Milan’s most flamboyant design dealer, Nina Yashar of Nilufar, expanded her empire in 2015 with Nilufar Depot, a sprawling 1,500-square-meter space that houses a treasure trove of exquisite design pieces from a stunning hybrid of antique, vintage and contemporary works.
Nilufar gallery gives life for many years on projects, issues, site-specific exhibitions and publications, working with both great masters with emerging authors.
A paradise for those who love design collectibles, with rare finds and stellar quality pieces — and prices to match.
The Depot houses a large part of her collection (over 3,000 pieces, amassed over 30 years) with giant chandeliers, long tables and rare vintage pieces displayed in room sets.
“ In the past decade interest in design has increased,” says Yashar. “ Before, nobody considered it an art form. Every piece has its own personality. From the start, eclecticism has been the key”.
Far enough out of the city to have the level of privacy that this gallery deserves, Nilufar Depot opened its doors once more to the masses of the Fuorisalone.
For the interior of the showroom, Massimiliano Locatelli of CLS Architetti created a design inspired by the Teatro alla Scala in Milan: imposing metallic structures, solid yet harmonious, accommodate the dignified irregularity of Nilufar’s aesthetic sense.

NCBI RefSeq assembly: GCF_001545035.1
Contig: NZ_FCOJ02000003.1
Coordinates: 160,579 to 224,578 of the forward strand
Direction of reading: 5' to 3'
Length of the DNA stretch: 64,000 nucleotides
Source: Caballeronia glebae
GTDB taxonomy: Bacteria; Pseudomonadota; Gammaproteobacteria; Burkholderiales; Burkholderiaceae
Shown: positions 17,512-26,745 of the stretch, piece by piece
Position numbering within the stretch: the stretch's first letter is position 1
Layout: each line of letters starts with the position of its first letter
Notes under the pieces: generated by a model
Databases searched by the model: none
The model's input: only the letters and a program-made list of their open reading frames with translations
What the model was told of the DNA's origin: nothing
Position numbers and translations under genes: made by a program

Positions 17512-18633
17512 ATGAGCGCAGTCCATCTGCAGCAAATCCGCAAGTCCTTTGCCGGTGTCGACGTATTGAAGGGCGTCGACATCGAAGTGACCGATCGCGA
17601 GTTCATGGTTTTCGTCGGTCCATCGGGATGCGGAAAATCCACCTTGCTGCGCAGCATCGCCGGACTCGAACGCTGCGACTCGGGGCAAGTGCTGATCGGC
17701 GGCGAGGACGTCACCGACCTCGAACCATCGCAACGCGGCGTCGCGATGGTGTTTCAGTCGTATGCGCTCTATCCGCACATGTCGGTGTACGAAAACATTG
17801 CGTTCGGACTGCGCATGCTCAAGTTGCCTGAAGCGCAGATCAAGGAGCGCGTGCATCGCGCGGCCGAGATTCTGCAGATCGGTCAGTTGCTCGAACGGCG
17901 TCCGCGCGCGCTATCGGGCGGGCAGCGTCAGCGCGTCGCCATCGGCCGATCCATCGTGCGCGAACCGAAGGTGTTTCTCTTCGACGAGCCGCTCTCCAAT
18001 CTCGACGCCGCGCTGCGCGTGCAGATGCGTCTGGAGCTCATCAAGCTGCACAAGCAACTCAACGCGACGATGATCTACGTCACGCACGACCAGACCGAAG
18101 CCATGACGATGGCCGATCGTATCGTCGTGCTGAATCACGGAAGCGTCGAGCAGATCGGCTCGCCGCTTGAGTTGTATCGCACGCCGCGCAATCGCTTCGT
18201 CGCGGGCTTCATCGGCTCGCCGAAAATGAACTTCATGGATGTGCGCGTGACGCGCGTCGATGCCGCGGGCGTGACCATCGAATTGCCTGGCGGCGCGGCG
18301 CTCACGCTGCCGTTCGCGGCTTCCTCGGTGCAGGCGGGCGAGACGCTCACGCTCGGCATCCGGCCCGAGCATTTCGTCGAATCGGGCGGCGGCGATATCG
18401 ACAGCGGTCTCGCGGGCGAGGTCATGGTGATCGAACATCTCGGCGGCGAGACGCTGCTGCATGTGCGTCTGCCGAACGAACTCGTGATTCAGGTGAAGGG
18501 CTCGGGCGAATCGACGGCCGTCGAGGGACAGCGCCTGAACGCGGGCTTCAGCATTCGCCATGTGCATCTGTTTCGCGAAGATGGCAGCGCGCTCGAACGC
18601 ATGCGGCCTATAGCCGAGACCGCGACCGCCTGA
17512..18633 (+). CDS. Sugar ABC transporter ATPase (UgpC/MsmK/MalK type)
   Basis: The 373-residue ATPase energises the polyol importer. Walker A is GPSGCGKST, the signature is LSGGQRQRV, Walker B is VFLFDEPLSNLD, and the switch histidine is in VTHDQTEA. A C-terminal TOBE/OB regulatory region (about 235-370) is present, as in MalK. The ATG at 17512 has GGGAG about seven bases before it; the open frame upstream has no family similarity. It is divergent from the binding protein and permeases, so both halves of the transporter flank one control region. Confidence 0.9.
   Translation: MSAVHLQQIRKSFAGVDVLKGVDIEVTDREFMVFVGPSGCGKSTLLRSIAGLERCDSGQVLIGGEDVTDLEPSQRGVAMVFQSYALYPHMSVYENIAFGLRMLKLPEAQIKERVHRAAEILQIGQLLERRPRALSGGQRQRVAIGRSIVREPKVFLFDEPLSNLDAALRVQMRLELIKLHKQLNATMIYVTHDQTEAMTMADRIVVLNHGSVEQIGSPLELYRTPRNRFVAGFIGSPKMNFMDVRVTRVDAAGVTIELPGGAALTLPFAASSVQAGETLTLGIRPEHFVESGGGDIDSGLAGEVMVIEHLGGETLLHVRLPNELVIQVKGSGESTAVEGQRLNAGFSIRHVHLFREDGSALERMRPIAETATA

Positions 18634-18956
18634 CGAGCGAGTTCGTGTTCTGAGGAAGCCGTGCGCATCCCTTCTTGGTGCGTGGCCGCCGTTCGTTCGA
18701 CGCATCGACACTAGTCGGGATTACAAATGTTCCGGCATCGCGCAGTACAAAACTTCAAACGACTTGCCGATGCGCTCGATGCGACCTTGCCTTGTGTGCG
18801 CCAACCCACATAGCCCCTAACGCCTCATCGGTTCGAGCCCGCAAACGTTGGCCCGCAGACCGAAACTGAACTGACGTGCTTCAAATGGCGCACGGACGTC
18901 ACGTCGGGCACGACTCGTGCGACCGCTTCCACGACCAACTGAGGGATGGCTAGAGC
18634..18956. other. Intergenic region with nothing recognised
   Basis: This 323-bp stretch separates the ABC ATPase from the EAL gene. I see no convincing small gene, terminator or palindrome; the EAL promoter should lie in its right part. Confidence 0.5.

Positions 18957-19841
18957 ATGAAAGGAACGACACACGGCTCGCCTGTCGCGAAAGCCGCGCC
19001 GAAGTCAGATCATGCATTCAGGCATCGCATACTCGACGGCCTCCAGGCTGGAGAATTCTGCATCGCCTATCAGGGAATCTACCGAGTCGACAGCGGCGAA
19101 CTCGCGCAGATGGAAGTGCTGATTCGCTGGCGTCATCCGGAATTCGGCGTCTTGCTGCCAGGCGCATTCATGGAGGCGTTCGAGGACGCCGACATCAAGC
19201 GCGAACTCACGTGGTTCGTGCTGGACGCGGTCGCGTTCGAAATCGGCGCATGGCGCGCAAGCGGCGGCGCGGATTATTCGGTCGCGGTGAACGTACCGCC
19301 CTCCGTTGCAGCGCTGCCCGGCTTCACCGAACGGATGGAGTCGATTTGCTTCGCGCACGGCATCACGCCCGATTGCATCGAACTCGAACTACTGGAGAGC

The large space in Viale Lancetti is divided into a series of boxes that represent the work of the most interesting names selected by the gallery owner Nina Yashar.
Inside the structures there are units in which small design scenes are arranged by Nina Yashar herself, and cutting-edge design finds its place alongside iconic pieces
” Last year it was all about the space, but this week it is much more about pieces,” says Yashar.
Carpets are her overriding passion and the most dominant presence gathered in a stunning composition in the nave that couples vintage specimens with three precious silk and wool tapestries dating from the mid-16th century, fluctuating in the air.
Carpets are still a focal point, and ancient kilims, Berber and Tibetan rugs sit side by side with contemporary versions, commissioned by Yashar.
India Mahdavi’s new Gardenia rugs (€28,000) featuring abstract floral motifs, and Fioritura Mimetica (€34,000 each) – two colour-popping creations from Hermès print designer Pierre Marie – highlight Yashar’s considerable expertise.
Nilufar also inaugurated its own atelier of contemporary rugs, with special pieces designed by textile greats Jorge Lizarazo ( hechizoo ) and Haynes Robinson.